At the end of a wide and brightly lit, high-ceilinged conference center hallway inside the Hard Rock Hotel in Nuevo Vallarta, Claudia Sandoval, the Season Six winner of FOX-TV’s MasterChef, maintains a striking presence.

There is her signature red hair, of course, and a floral pattern dress that brightens up the otherwise nondescript, if bustling, concourse. But beyond that she is a bundle of energy, which—coupled with an always full-bodied laugh—is intoxicating and infectious.

We sit down in front of a large floor-to-ceiling window, a sunlit nook, where Sandoval, the only Latina to win the MasterChef competition, reveals that the win came with a great deal of responsibility. Waving a flag for Mexico to a mainstream nationwide audience (“Mexican food isn’t tacos, burritos, and enchiladas!”) forced her to appreciate the nuance of Mexican cuisine in the time since her season ended three years ago.

“When I was the one saying ‘This is the authentic way’ or ‘This is the traditional way,’ people would come up to me and say, ‘Well that’s not how my mom did it,’ or ‘It’s not how my grandma did it.’”

“I always give the example of Italy,” she says, the prepared response she uses for when critics and fans question her certainty. “In the north of Italy and the south of Italy you have completely different foods because they were based on what was available in those regions. If you’re in the south part of Italy you’re going to have lots of seafood, but if you’re in the north then you’ll have a lot more egg pastas and things like that. Mexico is very much that way. Latin food is very much that way.”

“When you look at every region,” she adds, “you start to see the variety of foods that were made traditionally and why they were made based on what was available, so yes, your grandma didn’t make it that way, but your grandma isn’t from the same region of Mexico as mine. So that’s something that I almost have to educate people on as well, because we forget that.”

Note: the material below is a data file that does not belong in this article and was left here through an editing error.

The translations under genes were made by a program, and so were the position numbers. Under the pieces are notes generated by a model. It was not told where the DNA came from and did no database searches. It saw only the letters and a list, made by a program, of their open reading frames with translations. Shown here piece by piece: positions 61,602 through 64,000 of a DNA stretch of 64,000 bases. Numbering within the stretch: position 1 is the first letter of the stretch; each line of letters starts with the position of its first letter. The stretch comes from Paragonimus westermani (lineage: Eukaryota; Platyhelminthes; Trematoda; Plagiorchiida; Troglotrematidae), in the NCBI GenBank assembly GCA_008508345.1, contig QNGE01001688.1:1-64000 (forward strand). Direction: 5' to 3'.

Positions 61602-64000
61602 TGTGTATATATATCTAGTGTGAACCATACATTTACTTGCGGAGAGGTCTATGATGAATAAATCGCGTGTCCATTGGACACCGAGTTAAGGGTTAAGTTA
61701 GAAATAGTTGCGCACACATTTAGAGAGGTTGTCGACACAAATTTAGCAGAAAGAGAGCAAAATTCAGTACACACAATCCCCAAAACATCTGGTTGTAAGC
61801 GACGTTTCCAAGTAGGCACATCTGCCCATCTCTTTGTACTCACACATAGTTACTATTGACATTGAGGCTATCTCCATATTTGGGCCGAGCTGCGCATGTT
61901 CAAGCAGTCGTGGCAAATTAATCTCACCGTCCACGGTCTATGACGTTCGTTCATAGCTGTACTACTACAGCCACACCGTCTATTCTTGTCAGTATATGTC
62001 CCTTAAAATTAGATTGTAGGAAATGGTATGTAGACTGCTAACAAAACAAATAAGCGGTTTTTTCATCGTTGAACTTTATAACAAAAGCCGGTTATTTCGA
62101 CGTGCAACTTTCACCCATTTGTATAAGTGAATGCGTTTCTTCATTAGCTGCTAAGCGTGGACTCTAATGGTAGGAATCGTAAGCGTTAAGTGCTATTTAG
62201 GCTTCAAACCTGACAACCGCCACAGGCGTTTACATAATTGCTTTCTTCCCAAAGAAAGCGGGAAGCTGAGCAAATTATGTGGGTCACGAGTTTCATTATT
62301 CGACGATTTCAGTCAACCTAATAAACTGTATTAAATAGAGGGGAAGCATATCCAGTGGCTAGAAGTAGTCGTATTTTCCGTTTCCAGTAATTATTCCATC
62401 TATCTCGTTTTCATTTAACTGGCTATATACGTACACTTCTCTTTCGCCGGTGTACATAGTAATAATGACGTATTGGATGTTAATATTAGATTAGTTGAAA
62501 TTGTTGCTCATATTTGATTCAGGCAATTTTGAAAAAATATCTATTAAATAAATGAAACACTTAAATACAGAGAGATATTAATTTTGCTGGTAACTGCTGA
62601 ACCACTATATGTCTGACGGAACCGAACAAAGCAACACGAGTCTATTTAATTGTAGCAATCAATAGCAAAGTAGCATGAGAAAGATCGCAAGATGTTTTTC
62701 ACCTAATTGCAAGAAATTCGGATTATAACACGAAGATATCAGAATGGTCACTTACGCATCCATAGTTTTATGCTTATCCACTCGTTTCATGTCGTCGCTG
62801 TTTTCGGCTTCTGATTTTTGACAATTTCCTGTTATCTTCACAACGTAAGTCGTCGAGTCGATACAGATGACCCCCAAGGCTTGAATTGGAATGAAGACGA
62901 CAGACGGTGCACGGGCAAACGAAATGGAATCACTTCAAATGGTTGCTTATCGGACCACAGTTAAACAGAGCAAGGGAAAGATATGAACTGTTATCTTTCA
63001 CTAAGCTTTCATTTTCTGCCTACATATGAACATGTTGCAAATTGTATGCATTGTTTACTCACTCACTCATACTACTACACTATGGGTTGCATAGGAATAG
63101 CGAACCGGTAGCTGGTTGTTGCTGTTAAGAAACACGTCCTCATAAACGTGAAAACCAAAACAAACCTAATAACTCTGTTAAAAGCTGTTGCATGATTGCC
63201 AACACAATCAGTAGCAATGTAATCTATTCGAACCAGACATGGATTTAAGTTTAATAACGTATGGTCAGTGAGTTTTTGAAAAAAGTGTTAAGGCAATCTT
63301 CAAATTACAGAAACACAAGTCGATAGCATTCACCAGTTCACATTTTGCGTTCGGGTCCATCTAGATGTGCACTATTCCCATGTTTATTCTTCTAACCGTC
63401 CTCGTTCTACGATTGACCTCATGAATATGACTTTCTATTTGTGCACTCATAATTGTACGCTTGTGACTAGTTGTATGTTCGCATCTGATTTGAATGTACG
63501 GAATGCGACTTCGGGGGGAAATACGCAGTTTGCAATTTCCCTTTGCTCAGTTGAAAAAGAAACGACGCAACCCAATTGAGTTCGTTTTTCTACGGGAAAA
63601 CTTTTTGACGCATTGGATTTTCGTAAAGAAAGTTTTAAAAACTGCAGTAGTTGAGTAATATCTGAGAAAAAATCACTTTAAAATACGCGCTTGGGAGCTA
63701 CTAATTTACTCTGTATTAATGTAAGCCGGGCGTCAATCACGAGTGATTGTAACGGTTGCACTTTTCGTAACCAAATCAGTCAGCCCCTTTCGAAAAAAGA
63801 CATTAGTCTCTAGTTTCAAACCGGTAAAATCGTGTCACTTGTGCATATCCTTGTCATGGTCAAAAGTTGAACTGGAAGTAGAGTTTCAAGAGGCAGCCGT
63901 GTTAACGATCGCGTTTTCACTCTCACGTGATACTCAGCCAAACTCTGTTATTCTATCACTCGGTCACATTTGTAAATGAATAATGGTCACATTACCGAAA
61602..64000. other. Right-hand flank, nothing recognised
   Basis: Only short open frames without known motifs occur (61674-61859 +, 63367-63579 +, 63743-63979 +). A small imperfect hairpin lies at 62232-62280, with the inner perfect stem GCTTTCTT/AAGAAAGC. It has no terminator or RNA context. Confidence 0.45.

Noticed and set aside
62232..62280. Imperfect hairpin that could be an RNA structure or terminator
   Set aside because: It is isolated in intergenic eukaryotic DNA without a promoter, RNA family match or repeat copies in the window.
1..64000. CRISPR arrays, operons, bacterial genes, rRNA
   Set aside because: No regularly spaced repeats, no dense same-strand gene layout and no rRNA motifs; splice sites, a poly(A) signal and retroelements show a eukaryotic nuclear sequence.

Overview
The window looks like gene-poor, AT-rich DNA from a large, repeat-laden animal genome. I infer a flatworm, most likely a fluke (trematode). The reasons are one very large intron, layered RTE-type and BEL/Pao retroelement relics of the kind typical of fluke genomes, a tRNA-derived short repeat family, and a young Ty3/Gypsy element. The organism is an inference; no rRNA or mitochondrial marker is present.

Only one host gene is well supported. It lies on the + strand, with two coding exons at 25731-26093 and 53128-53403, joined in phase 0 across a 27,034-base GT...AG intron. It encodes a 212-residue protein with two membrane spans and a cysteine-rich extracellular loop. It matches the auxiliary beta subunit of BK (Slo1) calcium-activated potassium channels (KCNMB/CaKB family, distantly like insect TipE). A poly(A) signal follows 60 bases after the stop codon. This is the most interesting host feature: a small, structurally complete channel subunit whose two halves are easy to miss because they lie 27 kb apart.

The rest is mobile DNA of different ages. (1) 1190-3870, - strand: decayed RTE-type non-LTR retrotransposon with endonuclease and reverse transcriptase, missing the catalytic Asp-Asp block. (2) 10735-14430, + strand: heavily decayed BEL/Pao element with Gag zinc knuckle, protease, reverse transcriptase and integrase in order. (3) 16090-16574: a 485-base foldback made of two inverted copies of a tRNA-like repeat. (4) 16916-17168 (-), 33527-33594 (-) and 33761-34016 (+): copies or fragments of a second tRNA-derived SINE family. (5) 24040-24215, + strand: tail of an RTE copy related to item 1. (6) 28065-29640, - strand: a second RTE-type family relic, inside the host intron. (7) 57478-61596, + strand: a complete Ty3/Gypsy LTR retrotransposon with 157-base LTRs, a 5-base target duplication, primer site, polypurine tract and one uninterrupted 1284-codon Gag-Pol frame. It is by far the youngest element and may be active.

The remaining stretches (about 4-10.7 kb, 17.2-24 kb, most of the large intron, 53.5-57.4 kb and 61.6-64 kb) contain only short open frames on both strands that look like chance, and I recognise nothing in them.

The Puerto Vallarta tourism board brought Sandoval to this city for the annual Vallarta Nayarit Gastronómica, a five-day culinary event which on this day was filled with young people, school children on a field trip. A lady and a young girl politely step into the chef’s line of view to catch her attention, and the mother asks if she can take a photo with her child. Sandoval immediately rushes to step in between the two, flashes a quick, sharp smile, then warmly thanks them and returns to our conversation.

Motherhood played a significant role in providing Sandoval with a character-driven identity on the reality show and, by winning, she gained the freedom to become a family focused working professional. “If you watched my season, you remember I’m the Latina single mom who worked her butt off to get to where she was, you know? And that has not changed!” she says, erupting in laughter. “I’m still a single mom who’s working her butt off! The only difference now is that I can pick up my daughter from school every day.”

In addition to partnering with brands to develop recipes that either pair with or complement products like Coca-Cola, Target, and Disney, Sandoval announced exclusively to O&AN/O&APV that she’s working on her second cookbook, one that will regard culinary influences from multiple generations in her family history. And since early this year, she’s been a judge on the Telemundo TV show, “MasterChef Latino.”

The show has met with overwhelming success in viewership amongst both Spanish and English speakers and, as the only MasterChef winner to ever graduate to judgeship, it is allowing Sandoval to expand her reach in both markets.

“It’s very U.S.-driven and you see the diversity because America is a melting pot,” she says, “but when you talk Mexico it’s really all Mexicans. Dominican Republic, it’s all Dominican Republic. But Latino includes Peru and Mexico and on and on and that almost becomes more difficult [to evaluate the dishes], like how do you define which one is better than the other? You’re splitting hairs, and it’s very difficult. There are nuances between the different cultures that you have to be careful with.”

“It’s a dance and it’s one that I’m willing to tango right into. It’s amazing.”

 

 

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